Statins: Are They Cost Effective?


Primary Care Blog

Recently we discussed a new study demonstrating the safety of statins and the low risk for potential side effects.  On that same day, a re-analysis of data from WOSCOPS was published early online in the European Heart Journal, in which the authors concluded that 5 years of primary prevention w/statins in middle-aged men was cost-effective in reducing healthcare expenditures related to cardiovascular events & healthcare utilization.  Of note, there was no link w/all-cause mortality.

As a quick refresher, WOSCOPS is the West of Scotland Coronary Prevention Study in which 6,595 participants 45-54yo were randomized to 5yrs of pravastatin vs placebo.  The participants were then followed out to 15yrs for this publication.  Even after taking into account cost of medications, use of pravastatin accounted for decrease rate of cardiovascular events, fewer hospital admissions yet short inpatient stays, plus less heart disease, heart failure & stroke plus less need for revascularization.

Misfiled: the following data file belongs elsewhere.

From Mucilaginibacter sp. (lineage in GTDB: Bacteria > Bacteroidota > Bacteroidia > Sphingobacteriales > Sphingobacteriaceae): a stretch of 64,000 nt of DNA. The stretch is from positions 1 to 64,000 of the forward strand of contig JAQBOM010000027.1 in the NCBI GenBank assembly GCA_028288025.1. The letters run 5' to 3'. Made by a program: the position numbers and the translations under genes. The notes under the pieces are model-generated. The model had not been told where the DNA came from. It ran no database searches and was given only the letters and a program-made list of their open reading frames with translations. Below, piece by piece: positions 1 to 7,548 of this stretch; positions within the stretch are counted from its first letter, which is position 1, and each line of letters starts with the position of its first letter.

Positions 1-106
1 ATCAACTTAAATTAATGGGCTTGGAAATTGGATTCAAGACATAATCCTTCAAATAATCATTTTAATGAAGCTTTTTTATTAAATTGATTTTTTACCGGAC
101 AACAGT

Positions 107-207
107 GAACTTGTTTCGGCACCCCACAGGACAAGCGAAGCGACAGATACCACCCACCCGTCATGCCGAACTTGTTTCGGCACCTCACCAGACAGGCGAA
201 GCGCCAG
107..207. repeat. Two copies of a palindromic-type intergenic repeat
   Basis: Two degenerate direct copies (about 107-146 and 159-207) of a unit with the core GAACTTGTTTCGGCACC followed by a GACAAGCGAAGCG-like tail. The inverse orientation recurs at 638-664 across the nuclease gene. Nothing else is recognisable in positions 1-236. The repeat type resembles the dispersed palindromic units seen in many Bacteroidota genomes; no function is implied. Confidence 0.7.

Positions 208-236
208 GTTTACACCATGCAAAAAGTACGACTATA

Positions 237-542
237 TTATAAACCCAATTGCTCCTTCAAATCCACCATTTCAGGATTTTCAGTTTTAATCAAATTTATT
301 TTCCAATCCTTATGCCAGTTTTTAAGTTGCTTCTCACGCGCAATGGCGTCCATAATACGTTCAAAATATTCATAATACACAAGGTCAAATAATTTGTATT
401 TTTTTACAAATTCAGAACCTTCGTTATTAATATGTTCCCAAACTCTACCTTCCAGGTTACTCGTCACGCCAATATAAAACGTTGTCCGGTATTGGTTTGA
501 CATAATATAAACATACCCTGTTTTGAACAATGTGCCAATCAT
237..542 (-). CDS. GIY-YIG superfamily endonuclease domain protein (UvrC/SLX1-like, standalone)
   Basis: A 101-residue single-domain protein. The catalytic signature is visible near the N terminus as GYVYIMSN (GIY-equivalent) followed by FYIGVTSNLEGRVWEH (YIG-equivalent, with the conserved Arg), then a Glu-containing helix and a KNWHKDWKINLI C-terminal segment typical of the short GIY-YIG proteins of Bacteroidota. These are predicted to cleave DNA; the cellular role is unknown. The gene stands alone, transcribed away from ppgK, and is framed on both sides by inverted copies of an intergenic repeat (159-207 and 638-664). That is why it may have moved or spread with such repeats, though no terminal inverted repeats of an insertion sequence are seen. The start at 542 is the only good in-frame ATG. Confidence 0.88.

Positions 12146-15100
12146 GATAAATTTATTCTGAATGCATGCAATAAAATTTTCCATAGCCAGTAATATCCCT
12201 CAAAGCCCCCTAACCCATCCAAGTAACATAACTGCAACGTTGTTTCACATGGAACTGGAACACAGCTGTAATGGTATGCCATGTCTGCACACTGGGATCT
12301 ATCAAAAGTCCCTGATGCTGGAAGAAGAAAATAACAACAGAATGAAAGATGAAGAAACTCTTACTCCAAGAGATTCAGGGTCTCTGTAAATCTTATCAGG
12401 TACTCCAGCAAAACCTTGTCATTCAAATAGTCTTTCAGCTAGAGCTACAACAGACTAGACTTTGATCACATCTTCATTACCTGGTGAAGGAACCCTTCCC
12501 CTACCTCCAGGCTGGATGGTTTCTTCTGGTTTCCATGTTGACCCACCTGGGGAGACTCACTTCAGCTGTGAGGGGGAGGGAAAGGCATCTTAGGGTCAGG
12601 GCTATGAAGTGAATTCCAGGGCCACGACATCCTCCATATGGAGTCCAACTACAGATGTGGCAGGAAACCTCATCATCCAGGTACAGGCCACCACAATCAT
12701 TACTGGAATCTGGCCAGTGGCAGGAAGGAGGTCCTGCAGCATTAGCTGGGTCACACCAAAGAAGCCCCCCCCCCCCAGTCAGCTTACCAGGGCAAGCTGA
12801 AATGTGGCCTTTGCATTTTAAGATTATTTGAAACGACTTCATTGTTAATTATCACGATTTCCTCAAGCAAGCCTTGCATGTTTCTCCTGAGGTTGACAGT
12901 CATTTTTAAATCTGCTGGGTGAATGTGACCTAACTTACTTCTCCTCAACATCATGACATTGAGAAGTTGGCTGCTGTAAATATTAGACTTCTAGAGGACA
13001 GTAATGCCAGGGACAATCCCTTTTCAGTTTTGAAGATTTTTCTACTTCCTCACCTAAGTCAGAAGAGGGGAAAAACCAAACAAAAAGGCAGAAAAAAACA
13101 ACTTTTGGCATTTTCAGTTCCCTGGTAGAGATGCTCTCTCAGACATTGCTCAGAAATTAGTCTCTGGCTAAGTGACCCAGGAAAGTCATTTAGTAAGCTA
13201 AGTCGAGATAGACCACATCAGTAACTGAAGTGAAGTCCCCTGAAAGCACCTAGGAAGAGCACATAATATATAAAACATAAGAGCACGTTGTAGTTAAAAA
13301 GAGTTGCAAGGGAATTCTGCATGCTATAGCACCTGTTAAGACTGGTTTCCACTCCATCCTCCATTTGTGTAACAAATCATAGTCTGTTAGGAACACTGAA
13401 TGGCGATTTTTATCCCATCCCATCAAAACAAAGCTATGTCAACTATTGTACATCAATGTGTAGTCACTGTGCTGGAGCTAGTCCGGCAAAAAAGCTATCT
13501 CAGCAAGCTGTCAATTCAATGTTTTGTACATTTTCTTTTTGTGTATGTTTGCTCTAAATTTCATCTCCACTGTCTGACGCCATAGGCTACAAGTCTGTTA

So bottom line, statins are safe to use and even cost effective in lowering risk for cardiovascular & cerebrovascular events, even in those who've yet to suffer such an incident.  However, as I noted yesterday, despite this study, statins, like all other medications, are not w/o risk.  Thus, we should not reach out to make use of them unless the patient has failed maximal non-pharmacologic therapy, eg nutrition & physical activity.

Alvin B. Lin, MD, FAAFP

Dr. Lin is an associate professor of family and community medicine at University of Nevada School of Medicine and an adjunct professor of family medicine and geriatrics at Touro University Nevada College of Medicine. He also serves as an advisory medical director for Infinity Hospice Care and as medical director of Lions HealthFirst Foundation. Dr. Lin maintains a small private practice in Las Vegas, NV. The posts represent the views of Dr. Lin, and in no way are to be construed as representative of the above listed organizations. Dr. Lin blogs about current medical literature and news at